Thus using software while breaching conditions would constitute use outside scope of license and so copyright infringement.
MDY Indus., LLC v. Blizzard Entm't, Inc., 2008 U.S. Dist. LEXIS 53988, 89
S.P.Q.2D (BNA) 1015 (D. Ariz. 2008)
Blizzard’s World of War software consists of “game client” software, purchased at store by user or downloaded from website, and “game server” software. After loading game client software on personal computer, user accesses the game server software through an online account for which he pays a monthly fee. Use of WoW is governed by EULA and TOU agreement, both shown when game client software is loaded and before online access. MDY’s Glider software is a “bot” that plays WoW for its owner while the owner is away from his computer and thereby enables the owner to advance more quickly within WoW than would otherwise be possible.
EULA grants “limited use license” to install game client software on one or more computers and use it in conjunction with online portion of game for non-commercial entertainment, says that use of game client subject to EULA and TOU. TOU § 4 titled “Limitations on Your Use of the Service.” TOU § 5 titled “Rules of Conduct.”
TOU § 4 prohibits, inter alia, users from intercepting, emulating, or redirecting the proprietary components of the game, from modifying files that are part of the game, from disrupting the game or others players’ use of the game, and reserves Blizzard's exclusive right under § 106 to create derivative works.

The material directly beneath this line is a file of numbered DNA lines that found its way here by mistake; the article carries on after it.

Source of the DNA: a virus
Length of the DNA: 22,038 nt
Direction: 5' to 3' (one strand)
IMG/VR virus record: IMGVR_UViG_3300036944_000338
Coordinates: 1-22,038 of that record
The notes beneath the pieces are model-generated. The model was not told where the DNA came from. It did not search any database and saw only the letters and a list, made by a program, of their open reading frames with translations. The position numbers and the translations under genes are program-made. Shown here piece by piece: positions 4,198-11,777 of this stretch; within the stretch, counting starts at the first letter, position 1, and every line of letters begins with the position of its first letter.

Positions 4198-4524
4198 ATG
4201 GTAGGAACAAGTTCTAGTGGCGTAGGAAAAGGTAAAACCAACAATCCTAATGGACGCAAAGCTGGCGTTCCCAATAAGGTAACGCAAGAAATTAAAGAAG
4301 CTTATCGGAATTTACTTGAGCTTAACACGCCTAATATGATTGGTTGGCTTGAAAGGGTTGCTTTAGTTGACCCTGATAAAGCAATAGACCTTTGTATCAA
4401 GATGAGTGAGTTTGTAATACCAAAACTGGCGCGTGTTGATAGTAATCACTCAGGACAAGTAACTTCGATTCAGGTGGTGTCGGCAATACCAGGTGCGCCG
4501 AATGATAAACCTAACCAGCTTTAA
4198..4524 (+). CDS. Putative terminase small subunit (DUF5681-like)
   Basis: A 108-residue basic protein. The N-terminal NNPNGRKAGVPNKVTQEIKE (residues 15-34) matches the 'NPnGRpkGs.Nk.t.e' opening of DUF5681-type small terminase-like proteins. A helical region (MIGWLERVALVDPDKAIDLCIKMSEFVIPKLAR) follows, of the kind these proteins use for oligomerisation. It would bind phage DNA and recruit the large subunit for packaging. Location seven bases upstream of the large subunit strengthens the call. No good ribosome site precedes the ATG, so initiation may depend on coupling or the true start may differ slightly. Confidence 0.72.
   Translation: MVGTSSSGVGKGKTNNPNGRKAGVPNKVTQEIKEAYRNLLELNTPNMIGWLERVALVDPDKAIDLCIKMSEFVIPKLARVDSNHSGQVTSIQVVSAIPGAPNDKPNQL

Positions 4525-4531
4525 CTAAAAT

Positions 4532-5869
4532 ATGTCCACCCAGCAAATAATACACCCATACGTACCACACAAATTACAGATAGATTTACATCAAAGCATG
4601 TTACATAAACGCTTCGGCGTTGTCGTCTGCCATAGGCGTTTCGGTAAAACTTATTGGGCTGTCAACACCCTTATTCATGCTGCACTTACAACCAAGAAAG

Court held that EULA, which says that users are bound by EULA and TOU, and TOU must be read together. TOU § 4 establishes limits on scope of license, and TOU § 5 contains independent contract terms
Court found that users of Glider violate prohibition in § 4 against use of “bots” or any “third-party software designed to modify the [WoW] experience [.]”and that players who use Glider to mine WoW for game assets also violate § 4. “When WoW users employ Glider, therefore, they act outside the scope of the license delineated in section 4 of the TOU. Copying the game client software to RAM while engaged in this unauthorized activity constitutes copyright infringement.”
Court rejects reading of Storage Technology under which act that takes someone outside scope of license must be same act that constitutes copyright infringement. Moreover, here it is the same act: the act of using Glider, which involves copying the game client software to RAM.
Marc Temin, Foley Hoag LLP ABA Litigation Section, Copyright Litigation Subcommittee, May 6, 2010